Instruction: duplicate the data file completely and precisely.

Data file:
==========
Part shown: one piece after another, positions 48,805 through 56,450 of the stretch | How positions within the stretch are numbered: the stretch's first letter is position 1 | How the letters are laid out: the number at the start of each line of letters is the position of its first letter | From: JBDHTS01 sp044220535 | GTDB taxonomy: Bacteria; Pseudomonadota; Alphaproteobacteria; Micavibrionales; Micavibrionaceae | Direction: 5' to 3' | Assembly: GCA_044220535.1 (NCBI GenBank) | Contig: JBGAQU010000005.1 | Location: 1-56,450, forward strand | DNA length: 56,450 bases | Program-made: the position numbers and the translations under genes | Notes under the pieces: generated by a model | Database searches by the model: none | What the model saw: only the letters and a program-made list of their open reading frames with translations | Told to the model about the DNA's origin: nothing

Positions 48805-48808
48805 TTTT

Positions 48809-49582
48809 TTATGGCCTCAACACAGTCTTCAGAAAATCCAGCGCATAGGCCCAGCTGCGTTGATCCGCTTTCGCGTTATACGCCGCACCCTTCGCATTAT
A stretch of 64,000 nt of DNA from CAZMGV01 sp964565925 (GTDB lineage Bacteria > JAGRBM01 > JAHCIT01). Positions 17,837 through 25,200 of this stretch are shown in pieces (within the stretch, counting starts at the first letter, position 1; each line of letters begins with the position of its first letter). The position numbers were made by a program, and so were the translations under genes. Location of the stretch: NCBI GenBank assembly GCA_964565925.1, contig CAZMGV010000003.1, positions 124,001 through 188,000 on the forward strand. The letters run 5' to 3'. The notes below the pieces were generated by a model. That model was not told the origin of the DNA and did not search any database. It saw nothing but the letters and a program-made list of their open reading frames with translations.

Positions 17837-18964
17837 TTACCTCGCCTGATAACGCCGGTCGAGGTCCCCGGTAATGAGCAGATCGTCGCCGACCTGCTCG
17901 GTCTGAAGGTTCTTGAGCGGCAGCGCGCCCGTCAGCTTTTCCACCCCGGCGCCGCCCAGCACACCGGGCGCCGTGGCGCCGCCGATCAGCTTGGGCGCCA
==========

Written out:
Part shown: one piece after another, positions 48,805 through 56,450 of the stretch | How positions within the stretch are numbered: the stretch's first letter is position 1 | How the letters are laid out: the number at the start of each line of letters is the position of its first letter | From: JBDHTS01 sp044220535 | GTDB taxonomy: Bacteria; Pseudomonadota; Alphaproteobacteria; Micavibrionales; Micavibrionaceae | Direction: 5' to 3' | Assembly: GCA_044220535.1 (NCBI GenBank) | Contig: JBGAQU010000005.1 | Location: 1-56,450, forward strand | DNA length: 56,450 bases | Program-made: the position numbers and the translations under genes | Notes under the pieces: generated by a model | Database searches by the model: none | What the model saw: only the letters and a program-made list of their open reading frames with translations | Told to the model about the DNA's origin: nothing

Positions 48805-48808
48805 TTTT

Positions 48809-49582
48809 TTATGGCCTCAACACAGTCTTCAGAAAATCCAGCGCATAGGCCCAGCTGCGTTGATCCGCTTTCGCGTTATACGCCGCACCCTTCGCATTAT
A stretch of 64,000 nt of DNA from CAZMGV01 sp964565925 (GTDB lineage Bacteria > JAGRBM01 > JAHCIT01). Positions 17,837 through 25,200 of this stretch are shown in pieces (within the stretch, counting starts at the first letter, position 1; each line of letters begins with the position of its first letter). The position numbers were made by a program, and so were the translations under genes. Location of the stretch: NCBI GenBank assembly GCA_964565925.1, contig CAZMGV010000003.1, positions 124,001 through 188,000 on the forward strand. The letters run 5' to 3'. The notes below the pieces were generated by a model. That model was not told the origin of the DNA and did not search any database. It saw nothing but the letters and a program-made list of their open reading frames with translations.

Positions 17837-18964
17837 TTACCTCGCCTGATAACGCCGGTCGAGGTCCCCGGTAATGAGCAGATCGTCGCCGACCTGCTCG
17901 GTCTGAAGGTTCTTGAGCGGCAGCGCGCCCGTCAGCTTTTCCACCCCGGCGCCGCCCAGCACACCGGGCGCCGTGGCGCCGCCGATCAGCTTGGGCGCCA